- Rachael Ridge
Should I Use a Shoulder Rest?
The debate of whether or not violinists should use a shoulder rest is heated, with professionals taking firm stances on one side or the other.
Advocates of shoulder rests claim that you need the stability a shoulder rest provides in order to avoid tension in your neck and shoulders. The violin tends to slip and won’t stay in place causing players to strain their neck and shoulders trying to hold it still.
On the other side, players who believe in no shoulder rests claim that they restrict their range of motion and dampen the sound quality of the violin.
Personally, while I do play with a shoulder rest currently, I do encourage my students to experiment without one especially when they are just starting out on the violin. This can help you understand proper placement and set-up of the violin to your body.
You can read more about set-up in my post here.
If you decide to try a shoulder rest, you can order a few from a violin shop to try before committing to one that may or may not work for you.
Below are my favorite shoulder rests and their pros and cons to give you a place to start.
Kun: This is the most popular beginner shoulder rest. The contour fits nicely on the shoulder and it is well built. Some versions even include collapsible feet for storage. The rubber on the feet can become worn and rip off and it is very difficult to replace.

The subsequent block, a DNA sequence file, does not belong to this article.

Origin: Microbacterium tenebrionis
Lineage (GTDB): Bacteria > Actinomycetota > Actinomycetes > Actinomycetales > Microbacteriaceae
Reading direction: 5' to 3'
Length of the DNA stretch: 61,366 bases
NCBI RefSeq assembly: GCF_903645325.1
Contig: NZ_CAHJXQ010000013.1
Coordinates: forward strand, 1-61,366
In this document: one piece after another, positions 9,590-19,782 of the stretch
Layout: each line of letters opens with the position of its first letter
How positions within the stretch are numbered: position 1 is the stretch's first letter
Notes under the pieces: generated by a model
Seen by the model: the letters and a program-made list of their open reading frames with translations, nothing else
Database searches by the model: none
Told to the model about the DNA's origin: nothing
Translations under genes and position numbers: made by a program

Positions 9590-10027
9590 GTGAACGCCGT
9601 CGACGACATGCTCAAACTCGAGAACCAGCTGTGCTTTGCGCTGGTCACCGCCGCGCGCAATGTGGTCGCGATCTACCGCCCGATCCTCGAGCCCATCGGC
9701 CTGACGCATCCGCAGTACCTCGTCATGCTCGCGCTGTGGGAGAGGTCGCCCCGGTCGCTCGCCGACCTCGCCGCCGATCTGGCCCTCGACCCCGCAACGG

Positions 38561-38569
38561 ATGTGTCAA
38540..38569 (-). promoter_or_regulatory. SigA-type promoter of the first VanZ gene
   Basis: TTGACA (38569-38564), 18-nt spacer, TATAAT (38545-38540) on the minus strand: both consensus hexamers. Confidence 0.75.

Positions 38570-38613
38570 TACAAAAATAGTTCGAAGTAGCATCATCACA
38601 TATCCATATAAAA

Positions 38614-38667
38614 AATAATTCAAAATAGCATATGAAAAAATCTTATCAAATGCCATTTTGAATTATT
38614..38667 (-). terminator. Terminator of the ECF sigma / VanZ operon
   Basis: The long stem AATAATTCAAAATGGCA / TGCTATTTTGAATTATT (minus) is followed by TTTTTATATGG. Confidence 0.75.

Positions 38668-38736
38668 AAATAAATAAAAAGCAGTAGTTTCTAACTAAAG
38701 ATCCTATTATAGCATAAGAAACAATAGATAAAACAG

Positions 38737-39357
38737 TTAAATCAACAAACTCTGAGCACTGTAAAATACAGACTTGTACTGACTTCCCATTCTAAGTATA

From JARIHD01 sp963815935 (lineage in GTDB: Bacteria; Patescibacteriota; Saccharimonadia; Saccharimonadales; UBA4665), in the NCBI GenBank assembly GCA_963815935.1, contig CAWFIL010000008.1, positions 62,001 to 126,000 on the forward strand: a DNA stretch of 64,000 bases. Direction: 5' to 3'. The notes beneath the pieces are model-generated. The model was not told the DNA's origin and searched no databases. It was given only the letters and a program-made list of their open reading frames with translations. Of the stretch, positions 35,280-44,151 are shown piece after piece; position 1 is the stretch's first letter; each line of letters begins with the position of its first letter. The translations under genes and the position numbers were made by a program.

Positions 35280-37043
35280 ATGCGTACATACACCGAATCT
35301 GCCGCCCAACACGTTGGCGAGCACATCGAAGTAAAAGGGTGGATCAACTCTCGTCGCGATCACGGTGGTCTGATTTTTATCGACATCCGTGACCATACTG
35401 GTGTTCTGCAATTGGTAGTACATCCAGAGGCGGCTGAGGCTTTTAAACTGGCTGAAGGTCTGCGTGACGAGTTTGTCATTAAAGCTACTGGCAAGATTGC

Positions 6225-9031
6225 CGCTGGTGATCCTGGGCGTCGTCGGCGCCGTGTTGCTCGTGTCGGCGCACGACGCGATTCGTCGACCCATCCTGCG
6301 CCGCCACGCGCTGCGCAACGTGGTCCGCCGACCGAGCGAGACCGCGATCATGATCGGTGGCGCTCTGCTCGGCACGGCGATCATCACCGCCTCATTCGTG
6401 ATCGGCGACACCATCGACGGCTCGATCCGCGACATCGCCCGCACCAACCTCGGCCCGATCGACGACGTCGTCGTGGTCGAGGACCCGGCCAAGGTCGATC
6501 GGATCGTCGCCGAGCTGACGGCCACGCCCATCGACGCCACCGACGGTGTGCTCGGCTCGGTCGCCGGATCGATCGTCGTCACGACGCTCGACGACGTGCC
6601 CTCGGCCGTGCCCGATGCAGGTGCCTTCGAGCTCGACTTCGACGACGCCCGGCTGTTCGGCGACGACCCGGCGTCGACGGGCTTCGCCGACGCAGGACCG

Everest: Another great beginner shoulder rest, the Everest is a bit more substantial than the Kun. It has similar contouring for the shoulder, but it’s a bit thicker and wider making it feel more secure in my opinion. The feet are a solid piece of rubber, but they can fall off easily if they are tightened too much.
Wolf Primo: This shoulder rest is more of a pad shape, but it can be bent slightly to fit to the player’s shoulder. It is made of quality materials and, because of its minimalist design, allows freedom of movement.
Wolf Secundo: A lot of the same qualities as the first edition Wolf, but with a bend in the middle to fit over the shoulder. This change allows a more secure feeling while still allowing freedom of movement.
BonMusic: High quality materials and very customizable with its bendable frame. Hook style prevents the violin from slipping and can be a good style for players with narrow shoulders. It has a bit of a bulky design and it is possible to over customize locking the violin in place.
This is the one that I personally use, but I bend it A LOT to make it more flexible and less restricting when I play.